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Quantifying Bayes Factors for Forensic Handwriting Evidence

Type: Research Area(s): ,

Published: 2023 | By: Anyesha Ray

Questioned Document Examiners (QDEs) are tasked with analyzing handwriting evidence to make source (or writership) determinations. The Center for Statistics and Applications of Forensic Evidence (CSAFE) has previously developed computational methods to automatically extract quantifiable handwriting features and statistical methods…

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Quantifying Writer Variance Through Rainbow Triangle Graph Decomposition of the Common Word “the”

Type: Research Area(s): ,

Published: 2023 | By: Alexandria Arabio

Handwriting comparative analysis is based on the principle that no two individuals can produce the same writing and that an individual cannot exactly reproduce his/her handwriting. This project aims to assess and quantify the natural variations produced by a distinct…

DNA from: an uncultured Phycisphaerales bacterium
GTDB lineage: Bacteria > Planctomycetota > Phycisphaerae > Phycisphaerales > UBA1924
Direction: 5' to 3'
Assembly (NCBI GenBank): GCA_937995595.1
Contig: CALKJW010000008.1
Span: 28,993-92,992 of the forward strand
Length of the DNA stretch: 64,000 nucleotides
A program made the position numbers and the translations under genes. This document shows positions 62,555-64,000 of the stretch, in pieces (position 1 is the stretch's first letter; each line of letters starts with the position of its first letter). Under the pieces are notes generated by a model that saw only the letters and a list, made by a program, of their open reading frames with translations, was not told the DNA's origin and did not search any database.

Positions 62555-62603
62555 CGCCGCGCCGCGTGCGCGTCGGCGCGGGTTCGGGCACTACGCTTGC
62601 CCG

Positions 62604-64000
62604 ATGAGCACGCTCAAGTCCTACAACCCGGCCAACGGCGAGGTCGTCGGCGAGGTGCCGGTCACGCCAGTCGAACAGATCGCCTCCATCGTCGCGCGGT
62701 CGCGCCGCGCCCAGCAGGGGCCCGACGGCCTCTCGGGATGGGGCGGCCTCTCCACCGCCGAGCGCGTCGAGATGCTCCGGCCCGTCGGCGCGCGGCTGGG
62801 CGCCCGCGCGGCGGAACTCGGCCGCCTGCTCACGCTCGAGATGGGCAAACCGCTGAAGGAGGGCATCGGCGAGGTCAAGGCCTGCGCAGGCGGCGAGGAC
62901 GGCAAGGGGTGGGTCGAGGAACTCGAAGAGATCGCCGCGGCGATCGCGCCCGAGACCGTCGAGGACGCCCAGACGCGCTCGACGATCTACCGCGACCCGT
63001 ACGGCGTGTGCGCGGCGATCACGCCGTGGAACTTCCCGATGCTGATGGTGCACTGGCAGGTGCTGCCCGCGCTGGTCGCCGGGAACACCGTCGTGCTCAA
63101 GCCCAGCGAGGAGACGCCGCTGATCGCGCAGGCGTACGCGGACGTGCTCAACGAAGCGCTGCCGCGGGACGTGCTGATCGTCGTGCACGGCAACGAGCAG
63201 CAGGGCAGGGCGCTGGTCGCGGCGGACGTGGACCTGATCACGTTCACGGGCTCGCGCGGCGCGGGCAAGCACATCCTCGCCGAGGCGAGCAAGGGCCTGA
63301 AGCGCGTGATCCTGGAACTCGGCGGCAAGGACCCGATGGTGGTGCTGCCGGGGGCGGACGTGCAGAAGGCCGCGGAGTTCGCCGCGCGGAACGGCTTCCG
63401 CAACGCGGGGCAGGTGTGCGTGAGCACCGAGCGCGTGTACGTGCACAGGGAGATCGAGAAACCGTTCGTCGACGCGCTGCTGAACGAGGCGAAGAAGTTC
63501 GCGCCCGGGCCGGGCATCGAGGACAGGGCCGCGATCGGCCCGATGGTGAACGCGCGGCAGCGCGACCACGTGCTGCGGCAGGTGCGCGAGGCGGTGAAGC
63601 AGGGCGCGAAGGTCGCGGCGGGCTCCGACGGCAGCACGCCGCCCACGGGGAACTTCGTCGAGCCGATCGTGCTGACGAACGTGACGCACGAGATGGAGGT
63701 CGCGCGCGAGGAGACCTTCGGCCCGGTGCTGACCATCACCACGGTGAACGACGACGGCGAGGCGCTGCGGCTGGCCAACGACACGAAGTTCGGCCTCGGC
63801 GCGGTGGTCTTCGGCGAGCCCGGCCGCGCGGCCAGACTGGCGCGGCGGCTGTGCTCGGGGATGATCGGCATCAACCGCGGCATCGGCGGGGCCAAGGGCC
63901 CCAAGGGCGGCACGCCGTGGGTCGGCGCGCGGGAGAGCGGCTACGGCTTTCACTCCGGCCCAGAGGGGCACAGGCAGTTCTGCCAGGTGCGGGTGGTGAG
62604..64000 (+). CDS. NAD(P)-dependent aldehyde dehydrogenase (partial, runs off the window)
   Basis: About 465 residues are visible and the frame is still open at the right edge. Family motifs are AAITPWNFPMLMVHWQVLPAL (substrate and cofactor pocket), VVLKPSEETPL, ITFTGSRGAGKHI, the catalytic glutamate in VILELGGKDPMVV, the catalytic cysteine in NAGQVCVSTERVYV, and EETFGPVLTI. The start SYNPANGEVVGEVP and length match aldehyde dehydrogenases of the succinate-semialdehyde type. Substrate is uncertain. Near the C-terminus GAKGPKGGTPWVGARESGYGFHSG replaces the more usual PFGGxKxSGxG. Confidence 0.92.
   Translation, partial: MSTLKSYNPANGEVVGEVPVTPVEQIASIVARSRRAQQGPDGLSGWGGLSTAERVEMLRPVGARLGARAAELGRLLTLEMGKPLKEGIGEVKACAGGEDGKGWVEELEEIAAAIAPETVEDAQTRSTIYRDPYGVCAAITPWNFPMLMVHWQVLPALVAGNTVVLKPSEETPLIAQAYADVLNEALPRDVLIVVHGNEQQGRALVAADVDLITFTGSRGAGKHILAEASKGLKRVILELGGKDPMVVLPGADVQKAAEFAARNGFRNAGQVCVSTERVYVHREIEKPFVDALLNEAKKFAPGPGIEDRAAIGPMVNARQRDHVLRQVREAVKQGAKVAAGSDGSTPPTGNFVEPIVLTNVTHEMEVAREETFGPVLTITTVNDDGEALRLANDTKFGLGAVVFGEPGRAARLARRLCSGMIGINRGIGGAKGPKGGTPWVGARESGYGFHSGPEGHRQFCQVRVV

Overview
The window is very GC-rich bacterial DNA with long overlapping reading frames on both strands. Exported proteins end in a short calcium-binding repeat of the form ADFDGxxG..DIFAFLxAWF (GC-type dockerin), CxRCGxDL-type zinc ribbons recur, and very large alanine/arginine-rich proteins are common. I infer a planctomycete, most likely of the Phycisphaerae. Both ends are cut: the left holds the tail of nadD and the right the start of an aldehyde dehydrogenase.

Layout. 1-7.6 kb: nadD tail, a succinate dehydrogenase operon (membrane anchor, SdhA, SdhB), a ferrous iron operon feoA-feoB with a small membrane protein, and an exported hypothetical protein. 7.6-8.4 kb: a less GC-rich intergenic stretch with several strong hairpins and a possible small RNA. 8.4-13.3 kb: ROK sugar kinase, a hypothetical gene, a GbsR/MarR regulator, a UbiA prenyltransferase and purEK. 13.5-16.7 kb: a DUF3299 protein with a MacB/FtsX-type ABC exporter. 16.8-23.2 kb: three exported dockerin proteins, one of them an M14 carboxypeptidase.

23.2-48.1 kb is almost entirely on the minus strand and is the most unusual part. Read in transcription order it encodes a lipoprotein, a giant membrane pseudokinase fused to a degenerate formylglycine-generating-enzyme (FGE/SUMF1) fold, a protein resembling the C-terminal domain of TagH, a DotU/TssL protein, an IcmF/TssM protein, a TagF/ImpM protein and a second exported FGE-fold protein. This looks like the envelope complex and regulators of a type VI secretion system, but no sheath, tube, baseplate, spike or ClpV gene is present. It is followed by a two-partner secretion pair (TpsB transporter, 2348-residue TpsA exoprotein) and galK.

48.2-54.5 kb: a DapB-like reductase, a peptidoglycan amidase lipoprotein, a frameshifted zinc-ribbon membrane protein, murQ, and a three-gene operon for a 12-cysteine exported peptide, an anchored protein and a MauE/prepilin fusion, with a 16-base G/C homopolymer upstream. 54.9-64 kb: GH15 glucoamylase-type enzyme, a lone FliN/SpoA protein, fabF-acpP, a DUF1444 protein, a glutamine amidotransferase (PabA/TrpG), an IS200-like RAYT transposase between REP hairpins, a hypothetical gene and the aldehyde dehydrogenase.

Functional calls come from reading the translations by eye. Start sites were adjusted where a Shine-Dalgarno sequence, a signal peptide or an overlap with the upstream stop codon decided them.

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Sampling & Non-Response: Implications for inference in black-box studies

Type: Research Area(s): ,

Published: 2023 | By: Kori Khan

The following is from University of California Law San Francisco symposium "Forensic identification in criminal courts," February 2023. Posted with permission of CSAFE.

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Analyzing spatial responses: A comparison of IRT- based approaches

Type: Research Area(s): ,

Published: 2023 | By: Amanda Luby

We investigate two approaches for analyzing spatial coordinate responses using models inspired by Item Response Theory (IRT). In the first, we use a two-stage approach to first construct a pseudoresponse matrix using the spatial information and then apply standard IRT…